I’m not really not that knowledgeable about Pokémon, but I have played Pokémon Yellow and picked up a few other things here and there. These are mostly about the original Pokémon, though, and there have been so many others since then. It’s occasionally come up in my research for mythology posts that particular Pokémon are based on some sort of mythical creature. I’ve long been intrigued by the common and fairly useless Magikarp being able to evolve into the dragon Gyarados, and its origin in Chinese mythology. Legend has it that, if a carp can swim up a certain waterfall and jump over a gate, it will become a dragon. It’s some sort of parable about perseverance.
Just recently, I watched these videos about Pokémon based on some really creepy myths.
I’ve already covered a few of these in the past, like the Futakuchi-Onna, Yuki-Onna, Namazu, Kappa, and Baku. In the latter case, I actually mentioned that it was the inspiration for the Drowzee. The others inspired the Mawile, Froslass, Whiscash, and Lombre, respectively. One I don’t think I’d heard of before is the Sazae-Oni, a sort of snail demoness.
Picture by Mizuki Shigeru
The word sazae refers to the turban snail, a sort of sea snail named for the shape of its shell.
The scientific name of the genus, turbo, sounds ironic for a snail since they’re known for being slow, but I understand it actually comes from the Latin for a spinning top. The top snail, however, is a different but related sort of animal. “Turbo” originally meant something that spins, and I guess it came to mean “fast” because of how turbines spin. “Turban,” on the other hand, is derived from the Persian dulband. When hermit crabs are sold as pets, they often come with turban snail shells.
The Pokémon Slowking might be based more on a hermit crab, although it looks rather mammalian.
Since it’s a king, the Shellder on its head serves as a crown. It’s one of the two evolutions of the otter-like Slowpoke, only accomplished when the animal possesses a King’s Rock. The other, Slowbro, has a Shellder on its tail instead.
The Sazae-Oni is similar to a Slowking in having a turban snail shell on top despite not looking like a snail itself.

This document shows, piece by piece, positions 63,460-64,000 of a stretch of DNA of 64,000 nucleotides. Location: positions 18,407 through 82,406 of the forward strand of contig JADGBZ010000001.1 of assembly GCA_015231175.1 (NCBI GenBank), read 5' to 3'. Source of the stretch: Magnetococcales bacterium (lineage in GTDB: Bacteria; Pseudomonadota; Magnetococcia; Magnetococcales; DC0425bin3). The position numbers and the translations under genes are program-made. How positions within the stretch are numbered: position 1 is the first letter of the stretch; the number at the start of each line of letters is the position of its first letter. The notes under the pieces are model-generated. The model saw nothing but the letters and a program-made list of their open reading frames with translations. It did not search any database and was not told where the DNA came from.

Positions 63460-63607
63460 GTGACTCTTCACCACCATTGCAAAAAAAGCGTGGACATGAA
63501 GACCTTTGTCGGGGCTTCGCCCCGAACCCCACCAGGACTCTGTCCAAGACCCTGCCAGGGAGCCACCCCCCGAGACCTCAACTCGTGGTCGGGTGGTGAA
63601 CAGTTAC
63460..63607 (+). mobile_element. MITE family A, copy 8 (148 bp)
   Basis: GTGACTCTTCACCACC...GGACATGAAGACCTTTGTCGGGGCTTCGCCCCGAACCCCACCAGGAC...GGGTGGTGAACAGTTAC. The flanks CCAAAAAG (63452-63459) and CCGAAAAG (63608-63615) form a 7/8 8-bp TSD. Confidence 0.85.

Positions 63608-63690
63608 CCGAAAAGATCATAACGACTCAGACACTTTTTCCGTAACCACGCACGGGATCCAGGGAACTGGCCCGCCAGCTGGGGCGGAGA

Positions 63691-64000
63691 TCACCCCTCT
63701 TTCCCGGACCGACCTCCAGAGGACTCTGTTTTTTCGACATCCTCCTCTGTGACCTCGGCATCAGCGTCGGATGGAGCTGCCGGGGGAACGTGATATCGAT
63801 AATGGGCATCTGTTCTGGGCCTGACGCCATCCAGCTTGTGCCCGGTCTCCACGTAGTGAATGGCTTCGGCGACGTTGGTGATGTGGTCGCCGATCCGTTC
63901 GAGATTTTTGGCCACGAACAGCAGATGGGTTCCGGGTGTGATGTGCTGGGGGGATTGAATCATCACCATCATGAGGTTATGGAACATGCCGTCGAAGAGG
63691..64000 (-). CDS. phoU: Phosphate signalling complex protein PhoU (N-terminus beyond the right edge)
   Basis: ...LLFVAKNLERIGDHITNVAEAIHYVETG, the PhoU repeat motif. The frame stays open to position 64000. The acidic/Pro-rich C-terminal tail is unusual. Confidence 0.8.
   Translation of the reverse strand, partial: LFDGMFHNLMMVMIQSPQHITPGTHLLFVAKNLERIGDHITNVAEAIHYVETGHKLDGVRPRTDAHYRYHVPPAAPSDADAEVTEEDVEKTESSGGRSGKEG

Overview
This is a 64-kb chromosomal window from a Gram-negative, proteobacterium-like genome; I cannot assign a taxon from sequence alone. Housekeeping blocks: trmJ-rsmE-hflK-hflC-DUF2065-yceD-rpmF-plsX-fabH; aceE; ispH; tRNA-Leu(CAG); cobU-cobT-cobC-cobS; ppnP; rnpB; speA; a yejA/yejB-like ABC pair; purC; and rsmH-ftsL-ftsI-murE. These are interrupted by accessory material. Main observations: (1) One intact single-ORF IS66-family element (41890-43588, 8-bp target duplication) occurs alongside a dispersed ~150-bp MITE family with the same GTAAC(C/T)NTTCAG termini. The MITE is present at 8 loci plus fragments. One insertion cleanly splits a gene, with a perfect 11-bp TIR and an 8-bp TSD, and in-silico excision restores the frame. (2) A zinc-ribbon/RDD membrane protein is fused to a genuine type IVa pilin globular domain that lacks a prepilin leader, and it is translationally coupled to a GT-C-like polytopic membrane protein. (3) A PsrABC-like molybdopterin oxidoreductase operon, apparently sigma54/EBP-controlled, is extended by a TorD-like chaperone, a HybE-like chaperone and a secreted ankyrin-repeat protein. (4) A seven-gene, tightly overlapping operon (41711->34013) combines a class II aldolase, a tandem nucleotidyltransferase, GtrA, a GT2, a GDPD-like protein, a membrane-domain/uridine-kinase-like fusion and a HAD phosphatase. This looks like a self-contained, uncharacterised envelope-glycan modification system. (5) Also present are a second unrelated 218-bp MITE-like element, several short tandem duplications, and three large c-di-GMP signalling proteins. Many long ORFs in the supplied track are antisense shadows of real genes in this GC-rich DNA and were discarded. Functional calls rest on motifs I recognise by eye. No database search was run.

Picture by Matthew Meyer
There are two different origins for the demon, one being that a turban snail is able to transform into one upon reaching the age of thirty, which appears might actually be possible in the wild (the living that long, I mean, not the turning human). The other origin story is that they’re lustful women who are thrown into the sea. They’re essentially in the category of water-dwelling women who lure people to their deaths. The most popular story about the creature involves pirates who see a Sazae-Oni and think she’s drowning, so they rescue her, but with the ulterior motive of having sex with her. She’s willing, but she bites off all the men’s testicles. That must have been some really good sex for them not to notice that, or maybe Sazae-Oni have the power to do such things painlessly. They had to use their gold to buy back their balls, which can be called “golden balls” in Japanese, so there’s a bit of a gross pun there. The Sazae-Oni are also known to hang out on land, where they’ll stay at inns and eat the innkeepers. It’s much more effective than filling out a comment card. I’m guessing these Sazae-Oni don’t look like this one drawn by Toriyama Seiken.
Actually, most of the pictures I’ve been able to find that show Sazae-Oni as something that would be attractive to humans seem to be more recent. I guess there’s no need to look like that when submerged. Leah Palmer Preiss drew a good picture of a more human-looking one.